Organizations typically rely on their employees to provide high-quality service as a strategy for sustaining a competitive advantage. However, service-related jobs can have deleterious effects on employees—including negative health and attitudinal outcomes, such as burnout and decreased motivation—which also carry ramifications for organizations, including turnover. How might organizations mitigate these consequences? We posit that organizations can equip managers to create work environments conducive to employee motivation and performance because managers have substantial influence over the context within which service-oriented behaviors occur. Thus, drawing on social information processing theory and theory on work motivation, we build and test a path model that explains how and why an important type of leadership behavior—initiating structure leadership—enhances employees’ service performance and reduces collective turnover. Our multilevel analyses using multisource lagged data reveal that initiating structure leader behavior creates a high-quality service climate, which then influences meaningfulness at the individual and work-unit levels. At the individual level, our results show that employee motivation of meaningfulness positively relates to supervisor-rated employee service performance. Finally, results show that collective meaningfulness negatively relates to objective collective turnover as obtained from company archival records. Theoretical and practical implications of our study are discussed.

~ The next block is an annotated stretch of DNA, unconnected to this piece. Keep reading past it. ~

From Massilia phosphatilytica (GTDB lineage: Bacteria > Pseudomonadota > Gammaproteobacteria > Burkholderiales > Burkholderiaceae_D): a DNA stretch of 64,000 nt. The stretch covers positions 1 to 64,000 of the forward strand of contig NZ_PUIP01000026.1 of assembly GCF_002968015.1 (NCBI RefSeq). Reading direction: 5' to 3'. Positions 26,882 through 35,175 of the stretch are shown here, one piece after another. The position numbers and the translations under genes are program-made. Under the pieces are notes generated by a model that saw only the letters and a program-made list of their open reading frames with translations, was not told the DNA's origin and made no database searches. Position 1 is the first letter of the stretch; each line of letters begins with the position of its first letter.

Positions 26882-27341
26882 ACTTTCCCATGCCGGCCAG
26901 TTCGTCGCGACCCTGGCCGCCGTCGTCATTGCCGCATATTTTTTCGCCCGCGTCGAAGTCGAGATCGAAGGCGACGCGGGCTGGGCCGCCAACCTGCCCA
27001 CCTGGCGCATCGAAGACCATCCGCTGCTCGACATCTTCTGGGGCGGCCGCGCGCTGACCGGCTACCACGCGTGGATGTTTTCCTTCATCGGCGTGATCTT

All Science Journal Classification (ASJC) codes
- Arts and Humanities (miscellaneous)
- Social Sciences(all)
- Strategy and Management
- Management of Technology and Innovation